• Dominik September 28, 2011 05:03 pm

    yes, great article and beautiful photos! In my opinion there is a lot of nescience about how to use a flash. If you want beautiful faces with lovely skin tones, then you have to use some light for it. It is not necessary to use a flash, but try to use a white wall, a reflector or something near it. Try to work with a wireless flash mode and try to bounce your flash-light against a white wall or reflector or a styrofoam plate. Yes, it will cost you more work, but your results will look much more pleasant. I personally don't agree by persons who say that natural light only fits for a good portrait. The results got dark eyes, milky and colorless skin tones and very strong blown out backgrounds.

  • Spyros Henaidis September 28, 2011 02:15 pm

    Fantastic article. I love foamcore board! I recommend it all the time as a cheap and powerful light modifier.

  • Diana C. September 28, 2011 12:13 pm

    Great tips. Thanks so much for sharing these. I can't wait to try them.

  • ccting September 28, 2011 09:57 am

    But now i am thinking of how to hold large white foam core board, and how portable to bring the board while travelling... Could we make the board smaller so that we could carry the board with our left hand while shooting using our right hand? Thanks.

  • F-64 stopper September 28, 2011 09:47 am

    First of all, the title to this is miss leading. Flash is artificial light and light in a room from the sun coming is natural light. A light turned on, lamp, bulb strobes, artificial. Bouncing your flash off of something, is using artificial light!

  • ccting September 28, 2011 09:46 am

    WOW, it is an excellent article that helps me a lot. Thanks.

  • Jessica September 28, 2011 05:46 am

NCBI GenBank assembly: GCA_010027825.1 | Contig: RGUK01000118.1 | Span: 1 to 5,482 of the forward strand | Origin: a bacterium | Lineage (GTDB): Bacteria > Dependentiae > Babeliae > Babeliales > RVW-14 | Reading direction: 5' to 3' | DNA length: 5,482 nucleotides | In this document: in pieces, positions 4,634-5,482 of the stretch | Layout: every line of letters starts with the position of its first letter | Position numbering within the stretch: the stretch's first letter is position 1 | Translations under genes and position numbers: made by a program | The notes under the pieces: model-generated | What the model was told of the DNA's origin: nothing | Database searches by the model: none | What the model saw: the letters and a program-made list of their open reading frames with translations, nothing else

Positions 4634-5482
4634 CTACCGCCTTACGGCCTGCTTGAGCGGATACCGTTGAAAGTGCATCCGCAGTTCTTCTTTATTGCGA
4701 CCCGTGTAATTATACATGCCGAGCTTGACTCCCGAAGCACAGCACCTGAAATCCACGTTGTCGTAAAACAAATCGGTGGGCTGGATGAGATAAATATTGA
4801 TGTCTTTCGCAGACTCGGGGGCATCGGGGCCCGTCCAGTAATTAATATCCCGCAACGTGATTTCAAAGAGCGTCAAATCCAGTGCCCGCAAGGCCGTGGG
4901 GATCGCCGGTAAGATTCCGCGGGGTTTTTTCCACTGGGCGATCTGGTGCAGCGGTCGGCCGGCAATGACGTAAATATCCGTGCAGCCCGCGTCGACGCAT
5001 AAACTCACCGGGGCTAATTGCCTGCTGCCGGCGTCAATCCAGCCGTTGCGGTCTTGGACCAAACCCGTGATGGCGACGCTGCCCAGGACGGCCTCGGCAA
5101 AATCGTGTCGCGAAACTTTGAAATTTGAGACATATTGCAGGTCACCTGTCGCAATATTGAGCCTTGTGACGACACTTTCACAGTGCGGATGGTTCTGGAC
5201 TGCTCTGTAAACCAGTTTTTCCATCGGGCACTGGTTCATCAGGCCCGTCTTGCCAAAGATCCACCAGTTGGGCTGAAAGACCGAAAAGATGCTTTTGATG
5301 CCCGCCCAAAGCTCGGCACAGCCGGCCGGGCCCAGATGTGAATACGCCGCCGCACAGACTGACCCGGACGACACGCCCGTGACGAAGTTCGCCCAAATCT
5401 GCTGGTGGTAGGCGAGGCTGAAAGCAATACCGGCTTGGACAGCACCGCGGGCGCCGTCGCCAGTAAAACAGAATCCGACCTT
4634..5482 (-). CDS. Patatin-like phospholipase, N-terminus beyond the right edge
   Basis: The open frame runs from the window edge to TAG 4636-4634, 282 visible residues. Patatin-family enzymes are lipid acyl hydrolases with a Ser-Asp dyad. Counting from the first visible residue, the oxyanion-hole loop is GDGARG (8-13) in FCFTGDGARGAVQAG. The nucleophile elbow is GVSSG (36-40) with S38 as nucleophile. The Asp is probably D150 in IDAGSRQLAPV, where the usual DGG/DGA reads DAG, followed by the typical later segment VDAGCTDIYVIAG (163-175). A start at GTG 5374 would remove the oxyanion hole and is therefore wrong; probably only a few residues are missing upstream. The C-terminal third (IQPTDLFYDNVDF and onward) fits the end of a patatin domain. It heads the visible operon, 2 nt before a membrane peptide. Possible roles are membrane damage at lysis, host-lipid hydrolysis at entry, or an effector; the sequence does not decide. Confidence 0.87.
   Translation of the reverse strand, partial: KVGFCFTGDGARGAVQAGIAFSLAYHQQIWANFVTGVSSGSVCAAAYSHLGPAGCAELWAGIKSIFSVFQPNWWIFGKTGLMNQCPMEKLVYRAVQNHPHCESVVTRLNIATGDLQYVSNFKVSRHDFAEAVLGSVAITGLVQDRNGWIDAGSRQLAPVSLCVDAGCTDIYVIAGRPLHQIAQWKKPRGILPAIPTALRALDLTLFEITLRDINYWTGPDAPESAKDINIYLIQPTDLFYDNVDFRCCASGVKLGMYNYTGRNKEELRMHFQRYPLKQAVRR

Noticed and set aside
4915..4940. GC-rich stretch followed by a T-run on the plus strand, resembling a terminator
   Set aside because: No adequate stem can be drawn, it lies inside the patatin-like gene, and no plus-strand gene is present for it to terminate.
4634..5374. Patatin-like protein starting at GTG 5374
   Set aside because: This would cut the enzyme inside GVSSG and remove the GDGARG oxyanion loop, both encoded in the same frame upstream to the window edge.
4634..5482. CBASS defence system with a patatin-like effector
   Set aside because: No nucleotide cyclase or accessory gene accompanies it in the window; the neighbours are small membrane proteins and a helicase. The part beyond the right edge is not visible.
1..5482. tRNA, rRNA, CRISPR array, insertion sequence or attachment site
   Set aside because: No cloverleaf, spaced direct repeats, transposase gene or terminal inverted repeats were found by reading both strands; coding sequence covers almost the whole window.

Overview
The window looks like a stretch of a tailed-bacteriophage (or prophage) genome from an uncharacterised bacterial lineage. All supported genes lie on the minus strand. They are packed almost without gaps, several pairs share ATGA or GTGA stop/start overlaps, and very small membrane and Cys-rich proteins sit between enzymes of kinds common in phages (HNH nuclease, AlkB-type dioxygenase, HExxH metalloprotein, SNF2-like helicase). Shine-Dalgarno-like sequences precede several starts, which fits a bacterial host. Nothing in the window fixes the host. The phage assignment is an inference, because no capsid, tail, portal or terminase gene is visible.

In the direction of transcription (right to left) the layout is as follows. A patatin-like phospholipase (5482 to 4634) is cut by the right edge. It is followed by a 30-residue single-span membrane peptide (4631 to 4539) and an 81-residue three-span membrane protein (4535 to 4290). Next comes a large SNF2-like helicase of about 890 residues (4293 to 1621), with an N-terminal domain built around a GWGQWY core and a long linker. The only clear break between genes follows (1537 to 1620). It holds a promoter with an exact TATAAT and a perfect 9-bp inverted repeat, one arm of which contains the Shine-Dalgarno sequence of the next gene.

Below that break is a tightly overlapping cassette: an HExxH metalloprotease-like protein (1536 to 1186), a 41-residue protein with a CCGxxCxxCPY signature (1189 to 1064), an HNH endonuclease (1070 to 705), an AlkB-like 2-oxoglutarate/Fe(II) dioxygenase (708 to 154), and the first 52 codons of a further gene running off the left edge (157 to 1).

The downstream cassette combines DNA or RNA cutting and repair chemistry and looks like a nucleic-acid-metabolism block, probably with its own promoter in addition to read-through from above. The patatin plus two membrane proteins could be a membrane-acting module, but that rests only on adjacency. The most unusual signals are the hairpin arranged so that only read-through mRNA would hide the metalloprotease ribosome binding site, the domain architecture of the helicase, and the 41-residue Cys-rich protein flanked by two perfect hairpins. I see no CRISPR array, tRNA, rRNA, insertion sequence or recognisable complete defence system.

I totally agree. I'm in the boat "I'm just not sure how to use the flash". Gotta practise practise practise! Thanks again for the wonderful post.

  • Nathan Morgan September 28, 2011 03:38 am

    Wish I had read this when I first start asking and learning about Natural Light Photography. Foam core is great and super cheap. Think of using a reflector w/ stand as well. Haven't bought pieces big enough yet but if tape two pieces of foam core together like a book then they stand up on their own and you can use it as fill on the side or as soft rim light

    Don't forget about watching for dappling and being aware that a grass reflects green light, a pool blue light etc.

    A sample of my portraits including some natural light-midday sun shots
    http://www.nathanmorgan.com/?p=173

    and natural light wedding photography in Los Angeles
    http://www.nathanmorgan.com/?p=604

    Happy shooting everyone and price responsibly!- Nathan Morgan

  • Mario September 28, 2011 02:55 am

    I never used a lightmeter, so I'm just curious how you use it? Hold it onto your subject, enter the F-stop and fire a test flash?

  • Fonk September 28, 2011 02:54 am

    Great tips - thanks! I fall into the category of amateur photographer who doesn't yet know how to really make flash look good, so really appreciate this article.

  • Laurent Breillat (Apprendre la Photo) September 28, 2011 02:37 am

    Your advices are very good, especially the idea to bounce back the flash.

    The last picture is amazingly sharp, what lens did you use ? (On Canon i'd bet on a 85mm f/1.8, but I don't know Nikon gear enough ;) ).

  • Michael September 28, 2011 02:29 am

    I agree whole heartedly. In the past I've said the same thing but as my knowledge and experience has increased I welcome the times when I find beautiful light streaming through a window, if that's not available I create my own environment.

    Nice article.

  • Jason September 28, 2011 02:23 am

    Great post. I have 2 little kids that I constantly are taking pictures of... many of which... meh... This should help for sure! Thanks for the writeup :)

  • Ryan September 28, 2011 01:29 am

    Wow I'll be shooting a bday party nxt month, this will be a nice read...
    btw i really fell in love in your shot on the last pic....